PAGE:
The Marinello Lakes: Sicilian nature, poetry and mysteries
The outline of the Marinello Lakes, in the province of Messina, constantly changes due to marine currents and sea storms.
If you happen to look out from the sacristy of the old Sanctuary of the Black Madonna of Tindari – built on the top of the hill of the same name, a promontory belonging to the Nebrodi Hills, over 250 meters high – be prepared for the breathtaking view over the Tyrrhenian Sea, with Aeolian Islands at the horizon.
Sicilian poet Salvatore Quasimodo – who was awarded the Nobel for Literature in 1959 – described the feeling in verse:
I climb airy peaks, precipices, / following the wind in the pines, / and the crowd of them, lightly accompanying me, / fly off into the air, / wave of love and sound.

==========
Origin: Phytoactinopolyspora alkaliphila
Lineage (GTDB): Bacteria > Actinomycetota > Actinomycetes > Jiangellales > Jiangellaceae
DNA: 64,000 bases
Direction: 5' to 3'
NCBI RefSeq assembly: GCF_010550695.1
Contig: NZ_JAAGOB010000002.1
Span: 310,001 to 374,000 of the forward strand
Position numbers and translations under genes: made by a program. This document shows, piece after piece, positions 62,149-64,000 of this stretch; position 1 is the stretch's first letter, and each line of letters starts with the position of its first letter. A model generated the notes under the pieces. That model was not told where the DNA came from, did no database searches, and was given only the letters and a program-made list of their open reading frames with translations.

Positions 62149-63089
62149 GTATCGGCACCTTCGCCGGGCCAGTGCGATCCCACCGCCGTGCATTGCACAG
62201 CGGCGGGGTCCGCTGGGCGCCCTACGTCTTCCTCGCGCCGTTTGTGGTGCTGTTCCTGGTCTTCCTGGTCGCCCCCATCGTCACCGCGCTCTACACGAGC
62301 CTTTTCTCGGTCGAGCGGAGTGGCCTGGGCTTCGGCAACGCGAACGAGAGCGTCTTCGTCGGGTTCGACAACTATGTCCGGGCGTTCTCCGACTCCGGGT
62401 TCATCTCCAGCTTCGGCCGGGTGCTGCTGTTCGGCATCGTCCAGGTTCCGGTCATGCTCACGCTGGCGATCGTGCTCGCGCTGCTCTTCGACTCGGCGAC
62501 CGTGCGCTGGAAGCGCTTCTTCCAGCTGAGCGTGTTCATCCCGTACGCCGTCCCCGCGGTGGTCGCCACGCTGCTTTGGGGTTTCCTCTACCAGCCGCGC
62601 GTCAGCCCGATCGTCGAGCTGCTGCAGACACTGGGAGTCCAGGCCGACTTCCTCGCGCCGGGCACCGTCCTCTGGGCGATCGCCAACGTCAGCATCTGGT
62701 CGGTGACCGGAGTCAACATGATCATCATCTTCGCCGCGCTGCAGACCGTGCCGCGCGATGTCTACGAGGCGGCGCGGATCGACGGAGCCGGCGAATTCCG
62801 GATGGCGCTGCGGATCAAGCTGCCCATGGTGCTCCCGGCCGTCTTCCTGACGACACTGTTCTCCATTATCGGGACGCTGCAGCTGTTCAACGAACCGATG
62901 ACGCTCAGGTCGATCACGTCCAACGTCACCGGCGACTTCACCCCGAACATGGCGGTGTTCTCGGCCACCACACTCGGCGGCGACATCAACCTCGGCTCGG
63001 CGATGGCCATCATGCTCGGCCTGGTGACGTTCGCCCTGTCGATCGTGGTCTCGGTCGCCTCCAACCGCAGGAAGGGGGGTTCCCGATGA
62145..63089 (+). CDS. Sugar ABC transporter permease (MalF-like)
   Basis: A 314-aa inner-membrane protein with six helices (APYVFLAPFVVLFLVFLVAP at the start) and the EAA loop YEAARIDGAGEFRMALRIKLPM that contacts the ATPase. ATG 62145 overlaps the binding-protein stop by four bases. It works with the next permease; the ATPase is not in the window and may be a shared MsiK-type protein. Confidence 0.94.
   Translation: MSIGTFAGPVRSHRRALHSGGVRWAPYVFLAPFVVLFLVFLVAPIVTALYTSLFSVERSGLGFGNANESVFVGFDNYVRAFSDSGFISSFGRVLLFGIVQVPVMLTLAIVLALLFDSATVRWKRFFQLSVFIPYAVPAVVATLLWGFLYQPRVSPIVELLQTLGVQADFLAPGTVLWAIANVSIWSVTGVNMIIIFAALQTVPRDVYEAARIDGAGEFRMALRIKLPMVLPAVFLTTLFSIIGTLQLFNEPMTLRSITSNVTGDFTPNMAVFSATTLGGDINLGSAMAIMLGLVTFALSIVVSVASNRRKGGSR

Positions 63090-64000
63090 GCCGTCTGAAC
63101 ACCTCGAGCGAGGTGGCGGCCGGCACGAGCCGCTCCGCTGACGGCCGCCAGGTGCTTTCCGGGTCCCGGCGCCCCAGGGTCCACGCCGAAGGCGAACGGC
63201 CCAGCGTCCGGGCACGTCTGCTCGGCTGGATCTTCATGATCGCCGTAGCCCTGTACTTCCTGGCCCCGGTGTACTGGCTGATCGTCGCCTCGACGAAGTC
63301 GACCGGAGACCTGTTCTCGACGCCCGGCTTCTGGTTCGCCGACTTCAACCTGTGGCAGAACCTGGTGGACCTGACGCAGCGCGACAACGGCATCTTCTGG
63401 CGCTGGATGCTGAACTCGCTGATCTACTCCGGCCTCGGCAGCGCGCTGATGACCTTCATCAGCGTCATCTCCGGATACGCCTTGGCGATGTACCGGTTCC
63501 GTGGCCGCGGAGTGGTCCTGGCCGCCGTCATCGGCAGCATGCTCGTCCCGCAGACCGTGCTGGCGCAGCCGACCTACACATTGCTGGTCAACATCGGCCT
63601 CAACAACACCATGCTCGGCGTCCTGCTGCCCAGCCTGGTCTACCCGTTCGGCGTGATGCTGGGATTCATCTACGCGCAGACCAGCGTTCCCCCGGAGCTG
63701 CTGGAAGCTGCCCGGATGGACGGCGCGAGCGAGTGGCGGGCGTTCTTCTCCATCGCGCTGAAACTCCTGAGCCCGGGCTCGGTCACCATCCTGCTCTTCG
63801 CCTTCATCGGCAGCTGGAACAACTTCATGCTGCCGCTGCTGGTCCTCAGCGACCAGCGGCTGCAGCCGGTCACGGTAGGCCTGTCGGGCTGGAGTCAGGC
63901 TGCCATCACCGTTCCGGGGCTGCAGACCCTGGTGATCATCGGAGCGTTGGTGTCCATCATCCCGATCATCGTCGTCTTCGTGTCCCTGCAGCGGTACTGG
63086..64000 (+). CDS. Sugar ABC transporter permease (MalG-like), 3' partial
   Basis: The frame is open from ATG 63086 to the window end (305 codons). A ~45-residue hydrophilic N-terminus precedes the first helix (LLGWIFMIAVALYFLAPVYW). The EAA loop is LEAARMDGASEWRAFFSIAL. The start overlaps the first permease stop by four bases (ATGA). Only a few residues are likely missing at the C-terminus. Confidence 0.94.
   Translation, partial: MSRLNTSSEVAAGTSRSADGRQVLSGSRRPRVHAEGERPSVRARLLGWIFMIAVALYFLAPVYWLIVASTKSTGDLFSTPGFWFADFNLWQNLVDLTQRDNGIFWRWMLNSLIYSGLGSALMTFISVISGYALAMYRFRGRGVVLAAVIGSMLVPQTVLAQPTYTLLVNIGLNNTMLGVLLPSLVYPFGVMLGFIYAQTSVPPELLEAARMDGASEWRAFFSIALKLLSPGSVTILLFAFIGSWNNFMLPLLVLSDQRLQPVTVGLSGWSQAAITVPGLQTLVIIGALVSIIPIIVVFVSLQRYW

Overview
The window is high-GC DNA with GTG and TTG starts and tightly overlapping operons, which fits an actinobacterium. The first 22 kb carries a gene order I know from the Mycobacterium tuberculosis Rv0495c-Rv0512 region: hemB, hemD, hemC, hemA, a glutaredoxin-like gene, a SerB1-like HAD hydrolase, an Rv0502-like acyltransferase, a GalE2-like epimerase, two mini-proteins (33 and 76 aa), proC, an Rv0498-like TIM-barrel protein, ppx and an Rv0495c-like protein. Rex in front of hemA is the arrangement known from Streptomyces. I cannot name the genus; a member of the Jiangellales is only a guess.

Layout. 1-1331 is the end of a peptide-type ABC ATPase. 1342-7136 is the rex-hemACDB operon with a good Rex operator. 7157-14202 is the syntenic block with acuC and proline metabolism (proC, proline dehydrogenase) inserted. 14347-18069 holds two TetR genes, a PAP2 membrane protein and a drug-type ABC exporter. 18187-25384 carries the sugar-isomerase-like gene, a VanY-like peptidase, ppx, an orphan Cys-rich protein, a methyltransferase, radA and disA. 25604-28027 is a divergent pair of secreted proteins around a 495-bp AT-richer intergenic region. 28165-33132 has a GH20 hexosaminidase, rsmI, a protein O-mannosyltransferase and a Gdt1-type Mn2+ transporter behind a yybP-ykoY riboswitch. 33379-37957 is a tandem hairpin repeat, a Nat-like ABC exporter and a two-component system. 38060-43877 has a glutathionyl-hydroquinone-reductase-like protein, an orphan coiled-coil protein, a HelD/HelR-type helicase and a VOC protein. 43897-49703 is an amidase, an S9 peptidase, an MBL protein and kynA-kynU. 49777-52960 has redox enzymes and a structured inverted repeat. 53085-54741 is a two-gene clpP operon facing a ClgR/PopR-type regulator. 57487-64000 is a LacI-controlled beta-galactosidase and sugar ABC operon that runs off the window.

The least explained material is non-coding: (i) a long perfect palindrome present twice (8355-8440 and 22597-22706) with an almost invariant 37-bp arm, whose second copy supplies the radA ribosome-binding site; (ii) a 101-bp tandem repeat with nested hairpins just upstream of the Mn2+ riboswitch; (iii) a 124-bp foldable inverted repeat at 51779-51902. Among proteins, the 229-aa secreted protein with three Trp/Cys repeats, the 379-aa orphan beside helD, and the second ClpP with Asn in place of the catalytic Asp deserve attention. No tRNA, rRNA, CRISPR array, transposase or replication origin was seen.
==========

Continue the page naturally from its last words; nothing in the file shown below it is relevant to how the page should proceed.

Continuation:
Look down at the foot of these “airy peaks” and you’ll discover the brackish ponds the Marinello Lakes Natural Reserve was named after, when it was founded in 1998.
This part of the Sicilian coastline is simply full of legends and traditions. At one point, the rock opens up into a grotto known as Donna Villa Cave, named after the beautiful and cruel sorceress – somewhere between Circe and a Siren – who bewitched seamen with her singing. Those who were unable to resist were rewarded with days and nights of intense passion… followed by a final sentence and terrible death, at the hands of the mysterious and ferocious man-eater.
But don’t let legends scare you out of visiting the Donna Villa Cave: all you will see are beautiful, imposing stalactites and stalagmites. The old Sanctuary is also well worth a visit: it is home to a statue of the Black Madonna from the 8th-9th century, which arrived here on a ship, escaping the Orient’s iconoclastic persecutions.